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Let's talk about spin

by eagleone
Tags: spin, talk
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eagleone
#1
Oct29-03, 03:41 AM
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P: 62
Particle spin has always been one of my favorite physics topics. You could always find the question to ask the teacher or later professor and not get the answer (starting with the simplest “what is it” :), “why is it”, “why some particles have it, some not”, “why does it give rise to magnetic momentum, how” ... etc (I may forgot some more interesting, there’s always later)).

But, I have more specific one’s. We all know that electrons occupy different orbitals of a given subshell before dubly occupying any one of them. In that way they manage to have the same spins, spins are in the parallel arrangement. Explanation is lowering Coulombic repulsion between electrons. Why is that, I know that probability of finding two electrons with parallel spins in same orbital is 0, but how that helps this lowering of Coulombic replulsion, and net lowering of enrgy ? Than this effect of spin correlation leads to shrinking of atom slightly, and improving nucleus –electron interaction. If that’s so, what’s with the proton – electron spin interaction (correct me if I’m wrong they both have 1/2 spin), then should I conclude that in this case better orientation would be antiparallel one ?
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Ambitwistor
#2
Oct29-03, 10:21 AM
P: 837
Hmm, it's been some time since I've looked at spin-spin interactions in atoms... this page goes into slightly more detail:

http://hyperphysics.phy-astr.gsu.edu...struct.html#c2
futz
#3
Oct30-03, 01:08 AM
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P: 82
Roughly, you can think of it like this: Pauli Exclusion says that 2 electrons cannot share the exact same quantum state. So, electrons with parallel spins don't like each other much, and will tend to push each other apart. As the distance between them increases, the Coulomb energy decreases, resulting in a lower energy state for the atom.

More technically, electrons are fermions, which require an antisymmetric wave function. A parallel spin configuration is symmetric, requiring an antisymmetric spatial wavefunction, which in general means the electrons will be farther apart (once again, reducing the total energy).

This is the basis of Hund's 1st Rule.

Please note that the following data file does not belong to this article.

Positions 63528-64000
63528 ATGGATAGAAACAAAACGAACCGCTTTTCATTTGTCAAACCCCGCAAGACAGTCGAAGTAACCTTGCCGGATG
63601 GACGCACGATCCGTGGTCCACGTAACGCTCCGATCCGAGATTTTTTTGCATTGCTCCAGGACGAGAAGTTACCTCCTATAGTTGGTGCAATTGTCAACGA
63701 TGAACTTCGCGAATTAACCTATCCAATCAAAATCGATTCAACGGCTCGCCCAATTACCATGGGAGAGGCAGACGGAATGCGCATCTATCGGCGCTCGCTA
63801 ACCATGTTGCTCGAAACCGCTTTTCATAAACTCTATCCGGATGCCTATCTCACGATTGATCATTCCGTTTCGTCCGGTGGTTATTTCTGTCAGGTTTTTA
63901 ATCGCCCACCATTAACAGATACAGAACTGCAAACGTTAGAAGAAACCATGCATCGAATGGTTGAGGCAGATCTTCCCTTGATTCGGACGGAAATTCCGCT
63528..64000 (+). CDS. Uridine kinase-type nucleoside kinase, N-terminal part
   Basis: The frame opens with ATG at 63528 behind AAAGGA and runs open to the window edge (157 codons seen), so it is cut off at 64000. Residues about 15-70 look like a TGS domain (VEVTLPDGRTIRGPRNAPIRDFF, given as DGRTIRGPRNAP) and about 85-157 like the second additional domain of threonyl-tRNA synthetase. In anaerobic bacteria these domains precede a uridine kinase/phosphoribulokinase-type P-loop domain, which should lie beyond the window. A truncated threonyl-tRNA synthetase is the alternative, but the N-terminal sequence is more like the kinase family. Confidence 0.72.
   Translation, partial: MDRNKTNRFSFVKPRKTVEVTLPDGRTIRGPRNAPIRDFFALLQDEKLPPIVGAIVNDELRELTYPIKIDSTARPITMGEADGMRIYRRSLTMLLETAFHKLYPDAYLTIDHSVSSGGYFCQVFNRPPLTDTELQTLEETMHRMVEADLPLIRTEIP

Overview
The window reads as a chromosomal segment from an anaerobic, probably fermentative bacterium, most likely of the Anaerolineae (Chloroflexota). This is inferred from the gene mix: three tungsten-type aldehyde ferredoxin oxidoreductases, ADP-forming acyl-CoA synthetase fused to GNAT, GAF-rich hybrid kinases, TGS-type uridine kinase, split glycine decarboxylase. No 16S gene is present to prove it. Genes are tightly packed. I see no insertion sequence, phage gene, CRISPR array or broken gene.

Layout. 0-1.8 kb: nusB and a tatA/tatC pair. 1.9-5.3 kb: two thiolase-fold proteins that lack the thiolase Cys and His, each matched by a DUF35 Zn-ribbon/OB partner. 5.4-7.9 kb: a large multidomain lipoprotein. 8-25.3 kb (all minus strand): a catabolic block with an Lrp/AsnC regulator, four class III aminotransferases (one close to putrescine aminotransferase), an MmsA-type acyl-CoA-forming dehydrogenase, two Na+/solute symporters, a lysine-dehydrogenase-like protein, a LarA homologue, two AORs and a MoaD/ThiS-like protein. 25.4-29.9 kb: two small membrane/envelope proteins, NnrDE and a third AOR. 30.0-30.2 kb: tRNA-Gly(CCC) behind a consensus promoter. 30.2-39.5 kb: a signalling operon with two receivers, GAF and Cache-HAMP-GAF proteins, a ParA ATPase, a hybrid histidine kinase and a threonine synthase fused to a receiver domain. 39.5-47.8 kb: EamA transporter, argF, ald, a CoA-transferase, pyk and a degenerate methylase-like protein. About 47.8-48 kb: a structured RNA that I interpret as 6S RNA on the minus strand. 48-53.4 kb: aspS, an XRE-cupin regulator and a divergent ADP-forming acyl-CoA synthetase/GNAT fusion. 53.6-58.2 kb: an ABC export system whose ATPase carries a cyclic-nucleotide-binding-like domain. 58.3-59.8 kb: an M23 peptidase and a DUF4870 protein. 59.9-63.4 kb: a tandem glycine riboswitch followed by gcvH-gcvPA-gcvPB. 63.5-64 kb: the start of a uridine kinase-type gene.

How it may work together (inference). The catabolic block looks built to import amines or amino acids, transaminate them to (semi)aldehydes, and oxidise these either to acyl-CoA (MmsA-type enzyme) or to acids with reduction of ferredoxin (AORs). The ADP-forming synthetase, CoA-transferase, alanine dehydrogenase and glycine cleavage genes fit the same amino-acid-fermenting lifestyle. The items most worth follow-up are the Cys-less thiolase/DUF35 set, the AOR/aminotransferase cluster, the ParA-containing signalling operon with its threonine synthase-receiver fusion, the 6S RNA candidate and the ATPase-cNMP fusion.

volantis
#4
Oct31-03, 11:03 PM
P: n/a
Let's talk about spin

Originally posted by eagleone
But, I have more specific one’s. We all know that electrons occupy different orbitals of a given subshell before dubly occupying any one of them. In that way they manage to have the same spins, spins are in the parallel arrangement. Explanation is lowering Coulombic repulsion between electrons. Why is that, I know that probability of finding two electrons with parallel spins in same orbital is 0, but how that helps this lowering of Coulombic replulsion, and net lowering of enrgy ? Than this effect of spin correlation leads to shrinking of atom slightly, and improving nucleus –electron interaction. If that’s so, what’s with the proton – electron spin interaction (correct me if I’m wrong they both have 1/2 spin), then should I conclude that in this case better orientation would be antiparallel one ?
First of all, I don't think spin refers to the actual rotation of the subatomic particle. I say this based on my recent analysis of nucleus spin. It appears that spin is a function of space that is imparted to the subatomic particle.

The arrangement of nuclear spin was researched by Linus Pauling and his spheron model seems to be the best fit for spin arrangement in the nucleus. I have further expanded Linus Pauling's work and arranged the nuclear spin into a chart that shows the pattern of spin development.

(I'm working on a new view of physics based on the strong nuclear charge as opposed to mass, energy, or momentum.) Scan to the bottom of this page to see the charts...
http://www.tshankha.com/detailed_atomic_structure.htm

There appears to be something else about a subatomic particle that determines whether it is "parallel" or "antiparallel" as you call it.

As for the spin of the electron, you might get some more insights from an electron binding energy equation for the ls orbitals that I've been working on...
http://www.tshankha.com/electron_binding_energies.htm

This equation incorporates spin into calculating the binding energy of the electron's ls orbital for any atom from lithium to uranium within about 5% accuracy. The equation is obviously not complete, but it may give some insight into the nature of spin. And like in the nucleus example I gave above, this equation suggests spin is a characteristic of the spacetime the electron occupies with respect to the atom it is attached to, not a literal spinning motion.

Dave
Loren Booda
#5
Nov1-03, 12:15 AM
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P: 3,408
futz seems basically correct. Ambitwistor provides a helpful diagram.


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